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R Zone – R Zone 5

As dance music reaches middle age, it seems to be acutely aware of its heritage. Of course, recycling, repackaging and reformatting old sounds and styles is nothing new – in many ways, the history of dance music has been the quest to create new and exciting forms out of existing sounds and styles – but in recent years the process seems to have sped up. Anyone with a keen interest in house music will have an opinion on the seemingly never-ending trend for making records that sound like they were produced somewhere between 1986 and 1992. Influences vary; some have mined the back catalogue of Mood II Swing, early Tenaglia and Sound Factory-era Junior Vasquez, others vintage Nu Groove, Larry Heard and Chicago jack-tracks. There’s no denying that misty-eyed nostalgia for times gone by – or, in the case of younger producers, excitement at something they missed out on first time round – is dominating the scene. And this is just house; the pursuit of something fresh, based on cherry-picking elements from 20 or 30 year-old records, is almost overwhelming underground dance music.

R Zone - R Zone 5
R Zone
R Zone 5
R Zone
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This is perhaps unsurprising. Dance music is in an odd place right now, with the scene’s commercial and underground wings further apart than they’ve been in nearly 20 years. On one hand, dance music is a global form of entertainment; pop music, produced and played by “EDM” stars who earn tens of millions of dollars a year (see Forbes’ recent ‘DJ rich list’ for proof). At the other extreme, there are those who see underground dance music – illicit parties, obscure, hand-stamped records and all – as a viable form of counter-culture, just as it was in the early, intoxicating days of disco, acid house, techno or rave.

The R-Zone label, launched earlier this year by the Crème Organization-affiliated DJ collective Global Darkness, is in many ways the epitome of this latter viewpoint. Steadfastly militant in their approach, and particularly to the ideal of anonymity (their releases largely come from well known producers such as JD Twitch, Tuff City Kids and Willie Burns, though they refuse to confirm or deny this publically), their musical output thus far has evoked the spirit and sounds of early European dance music, be it British hardcore, early German techno, psychedelic house of Belgian breakbeat rave.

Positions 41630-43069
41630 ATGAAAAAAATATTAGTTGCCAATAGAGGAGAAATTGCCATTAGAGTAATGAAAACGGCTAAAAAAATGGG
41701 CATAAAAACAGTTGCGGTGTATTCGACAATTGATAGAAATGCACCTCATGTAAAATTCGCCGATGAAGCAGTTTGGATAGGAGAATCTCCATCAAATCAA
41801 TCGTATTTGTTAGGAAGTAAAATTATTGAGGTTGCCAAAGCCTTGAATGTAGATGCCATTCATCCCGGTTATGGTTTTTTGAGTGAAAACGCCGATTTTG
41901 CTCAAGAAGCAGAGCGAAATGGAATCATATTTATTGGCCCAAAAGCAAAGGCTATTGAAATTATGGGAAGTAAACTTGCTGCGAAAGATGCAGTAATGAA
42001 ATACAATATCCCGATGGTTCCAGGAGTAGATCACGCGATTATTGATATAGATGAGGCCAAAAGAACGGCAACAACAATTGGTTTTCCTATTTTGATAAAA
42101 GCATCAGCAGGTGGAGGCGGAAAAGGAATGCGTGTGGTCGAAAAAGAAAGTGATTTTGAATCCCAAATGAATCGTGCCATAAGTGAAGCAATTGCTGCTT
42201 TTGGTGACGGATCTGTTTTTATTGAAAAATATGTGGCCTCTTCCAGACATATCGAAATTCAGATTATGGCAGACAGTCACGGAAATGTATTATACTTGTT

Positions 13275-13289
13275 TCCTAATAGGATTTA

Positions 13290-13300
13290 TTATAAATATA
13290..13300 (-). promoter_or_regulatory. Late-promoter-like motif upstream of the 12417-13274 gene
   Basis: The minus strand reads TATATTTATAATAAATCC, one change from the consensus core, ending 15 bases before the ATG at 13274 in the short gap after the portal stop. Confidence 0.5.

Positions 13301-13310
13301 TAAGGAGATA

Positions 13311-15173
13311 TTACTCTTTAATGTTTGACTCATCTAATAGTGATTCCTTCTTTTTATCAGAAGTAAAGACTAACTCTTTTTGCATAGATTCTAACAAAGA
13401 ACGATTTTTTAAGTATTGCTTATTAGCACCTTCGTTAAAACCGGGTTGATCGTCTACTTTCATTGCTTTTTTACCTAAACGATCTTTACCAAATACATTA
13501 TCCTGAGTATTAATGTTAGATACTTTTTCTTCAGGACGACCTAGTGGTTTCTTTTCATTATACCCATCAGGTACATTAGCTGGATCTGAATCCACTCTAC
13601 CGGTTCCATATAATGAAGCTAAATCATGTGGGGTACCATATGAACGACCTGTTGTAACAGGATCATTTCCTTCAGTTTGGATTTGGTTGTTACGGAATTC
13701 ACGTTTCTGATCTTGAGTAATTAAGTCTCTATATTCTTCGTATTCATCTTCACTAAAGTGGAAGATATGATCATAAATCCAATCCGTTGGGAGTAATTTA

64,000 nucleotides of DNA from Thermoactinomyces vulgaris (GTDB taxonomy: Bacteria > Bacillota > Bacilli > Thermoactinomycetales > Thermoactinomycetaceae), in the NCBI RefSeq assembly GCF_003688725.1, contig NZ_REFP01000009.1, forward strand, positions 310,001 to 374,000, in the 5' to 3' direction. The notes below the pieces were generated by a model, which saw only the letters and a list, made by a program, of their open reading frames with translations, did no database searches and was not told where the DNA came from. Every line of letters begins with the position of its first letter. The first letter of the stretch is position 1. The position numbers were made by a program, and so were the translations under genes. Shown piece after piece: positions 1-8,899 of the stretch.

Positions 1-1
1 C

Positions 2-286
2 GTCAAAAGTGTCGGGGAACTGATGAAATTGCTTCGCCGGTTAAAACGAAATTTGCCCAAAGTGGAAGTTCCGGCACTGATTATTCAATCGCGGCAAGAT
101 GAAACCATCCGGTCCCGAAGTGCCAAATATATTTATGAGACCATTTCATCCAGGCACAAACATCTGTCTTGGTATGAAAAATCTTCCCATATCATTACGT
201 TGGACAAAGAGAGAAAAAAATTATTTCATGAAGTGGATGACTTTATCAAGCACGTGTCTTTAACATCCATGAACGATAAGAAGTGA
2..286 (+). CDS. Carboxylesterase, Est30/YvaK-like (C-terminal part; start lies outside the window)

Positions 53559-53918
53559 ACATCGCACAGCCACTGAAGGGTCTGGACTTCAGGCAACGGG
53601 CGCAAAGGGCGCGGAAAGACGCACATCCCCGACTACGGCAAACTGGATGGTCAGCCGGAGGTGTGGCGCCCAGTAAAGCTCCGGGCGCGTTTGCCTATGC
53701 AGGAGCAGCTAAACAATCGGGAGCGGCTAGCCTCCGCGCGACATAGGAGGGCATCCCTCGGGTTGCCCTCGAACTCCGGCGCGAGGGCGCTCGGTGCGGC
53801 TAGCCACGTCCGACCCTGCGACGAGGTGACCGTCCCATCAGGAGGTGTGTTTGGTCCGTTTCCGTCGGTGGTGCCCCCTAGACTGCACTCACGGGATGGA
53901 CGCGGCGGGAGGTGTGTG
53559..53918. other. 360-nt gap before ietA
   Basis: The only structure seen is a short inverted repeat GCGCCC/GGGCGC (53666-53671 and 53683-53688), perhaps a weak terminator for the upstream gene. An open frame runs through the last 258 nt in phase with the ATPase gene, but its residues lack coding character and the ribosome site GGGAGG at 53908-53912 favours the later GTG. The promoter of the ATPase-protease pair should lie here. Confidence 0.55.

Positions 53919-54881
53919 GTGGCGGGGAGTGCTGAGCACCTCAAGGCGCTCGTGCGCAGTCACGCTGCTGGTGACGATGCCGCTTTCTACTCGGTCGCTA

But R-Zone is about much more than music inspired by less fashionable ‘80s and ‘90s styles; it’s an attempt to evoke the spirit of times past, when dance music wasn’t the all-consuming commercial enterprise it is now. As they point out themselves, it’s about stumbling into weird warehouse parties at five in the morning having lost your mates, squat parties full of shirtless ravers, and the long-lost thrill of feeling that you’re part of something genuinely new and fresh. It’s the search, 20 years on, for the collective experience that was such a huge part of dance music’s appeal in its early years. There is something particularly evocative about R-Zone 05, the latest instalment in the label’s no-nonsense series of 12” releases. This time round, the inspiration is clearly a mixture of early British house, breakbeat hardcore, Meat Beat Manifesto, proto-jungle (should such a genre exist), Brown Album-era Orbital and 808 State. It’s a recipe for misty-eyed nostalgia, alright, but also one that guarantees strong flavours and a satisfying after-taste.

Take “Jungle Raver”, for example. Based around a slack but bombastic breakbeat rhythm – admittedly at a house/techno tempo – a bassline seemingly inspired by early R&S releases, a big piano line and some classic old skool samples (including, amusingly, the tropical bird sound that appeared on hundreds of early house, techno and rave records), it resonates far more than such straight-up nostalgia really should. The same could be said of “Down E-Rave”, which sounds like a deep house lover’s take on breakbeat hardcore (and when we say deep house, we mean early American deep house). For those of a certain age, it will re-ignite long-hidden memories of nights spent hugging strangers and dancing till dawn. These are now clichés, of course, but it really was like that – if you were one of the lucky ones.

The EP’s true highlight, though, is the “Moody Mix” of “NRG Zone”. While the boisterous “Happy Mix” of the same track is enjoyable – and, arguably, more of a rush-inducing dancefloor hit – it lacks a little depth and subtlety. The “Moody Mix” has that in spades, overdubbing a classic rave break with twinkling melodies, drawn-out chords and the sort of pads that once marked out 808 State as true masters of electronic dance music (in their early days, at least). It’s a roughneck “Pacific 707” for the recycling generation. It may not have a similar, long-lasting impact, but it will certainly soundtrack a few “moments” before the year is out.

Matt Anniss


A1. Jungle Raver
A2. Down-E Rave
B1. nRg Zone (Happy Mix)
B.2 nRg Zone (Moody Mix)